Perhaps one of the most challenging creative tasks for a writer would be to build an entire world from their potent imagination, something that’s done most often by authors of fantasy.
The most successful fantasy series of all time remains JRR Tolkien’s “Lord of the Rings” from the late 1930s. Since then, there have been other fantasy authors who have vied for “LOTR”-level acceptance.
The series of books that comes closest to Tolkien’s masterpiece would have to be George R.R. Martin’s “A Song of Ice and Fire,” a series that has sold millions of copies and been translated into various languages around the world.
There had been four books thus far: “A Game of Thrones” (1996); “A Clash of Kings” (1998); “A Storm of Swords” (2000); and “A Feast of Crows” (2005).
The series has been blessed with massive attention after HBO adapted the first book into a critically acclaimed mini-series. HBO is now working on the second volume.
Amid all this newfound glory and after a six-year delay, Martin’s “A Dance with Dragons” (Bantam Books, New York, 2011, 1040 pages) has swooped into bookstores with expectations as big as the book’s 1,040 pages, the most in the series.
Sex and death
What makes Martin’s Seven Kingdoms very different from Tolkien’s Middle Earth is its gritty edginess and relative realism. Yes, there are dragons and magic in the series, but the books focus mostly on its phalanx of flawed characters and their conspiracies little and big.
Martin matches the sword-fighting adventures with vivid sex and graphic death. It makes the books of “A Song of Ice and Fire,” in the vocabulary of the new century, “not safe for work.”
It does make for dense, enthralling reading. As Martin explains at the start of the book, “Dragons” is not exactly a sequel to “Crows.” Instead, a large part of the book occurs simultaneously with the last parts of “Crows,” though “Dragons” eventually emerges into sequel territory toward the end.
“Dragons” keeps its eyes on a lot of Martin’s characters. On the Wall, Jon Snow prepares for an enemy spoken only in terrified whispers even as he navigates the intentions of the people around him.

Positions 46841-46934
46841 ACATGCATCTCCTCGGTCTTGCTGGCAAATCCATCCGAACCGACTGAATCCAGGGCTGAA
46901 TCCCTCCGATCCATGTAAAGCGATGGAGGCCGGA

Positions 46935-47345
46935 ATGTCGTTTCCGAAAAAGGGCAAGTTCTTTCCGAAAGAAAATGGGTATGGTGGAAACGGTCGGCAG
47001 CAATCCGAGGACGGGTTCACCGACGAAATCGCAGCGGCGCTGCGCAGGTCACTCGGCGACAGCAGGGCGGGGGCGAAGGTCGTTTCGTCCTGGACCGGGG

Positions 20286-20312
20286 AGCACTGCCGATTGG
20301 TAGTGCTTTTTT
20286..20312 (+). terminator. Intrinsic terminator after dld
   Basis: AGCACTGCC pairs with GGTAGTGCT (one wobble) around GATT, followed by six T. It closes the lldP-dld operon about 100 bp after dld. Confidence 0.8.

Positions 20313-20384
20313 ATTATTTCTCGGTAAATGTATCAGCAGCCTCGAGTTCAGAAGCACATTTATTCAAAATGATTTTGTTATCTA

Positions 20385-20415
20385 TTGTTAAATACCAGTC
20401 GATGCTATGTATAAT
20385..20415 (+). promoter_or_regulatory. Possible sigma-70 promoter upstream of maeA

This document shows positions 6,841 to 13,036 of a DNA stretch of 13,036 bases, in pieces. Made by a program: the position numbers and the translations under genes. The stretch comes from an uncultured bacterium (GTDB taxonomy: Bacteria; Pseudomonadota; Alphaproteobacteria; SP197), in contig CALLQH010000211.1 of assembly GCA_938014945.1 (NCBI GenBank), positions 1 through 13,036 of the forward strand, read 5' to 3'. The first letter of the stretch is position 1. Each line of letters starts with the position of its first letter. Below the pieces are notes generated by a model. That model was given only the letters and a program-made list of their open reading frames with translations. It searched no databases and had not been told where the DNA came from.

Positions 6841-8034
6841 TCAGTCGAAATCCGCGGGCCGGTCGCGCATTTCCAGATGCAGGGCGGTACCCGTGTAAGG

In Meereen, Daenerys Targaryen discovers the perils of being queen, the difficulties that come with keeping the only living dragons, as well as the burden that comes with choosing the right husband.
The dwarf Tyrion Lannister finds himself pursued, tormented and far from home. Armies are on the march and ships take to sea. The war between King’s Landing and the forces of Stannis Baratheon enter a new, fearful stage, while others are just trying to stay ahead and alive. In the process, as is Martin’s way, many others are killed in horrible ways.
Most jarring cliffhanger
While very well-written, “Dragons” would be impenetrable for new readers while followers of the series should be warned that an entire shipload of characters does not appear in “Dragons” at all.
“Who else is there to kill… Where does it end,” someone asks.
“It ends in blood, as it began,” someone else answers.
This is what lies at the scarred heart of “A Song of Ice and Fire: Vengeance,” not mythical creatures or spellcasting. What really pushes these lords and queens to do what they do is to get even—no matter how far they have to go.
In “Dragons,” Martin advances his overall plot forward and also ends with his most jarring and ambitious cliffhanger so far.
There are now only two chapters left in “A Song of Fire and Ice”— The Winds of Winter” and “A Dream of Spring”—though there’s no way of telling exactly when they will find flight to bookstores.
In “A Dance with Dragons,” Martin has written yet another excellent chapter in the history of Westeros and beyond, the most vividly visited fantasy realm since Middle Earth.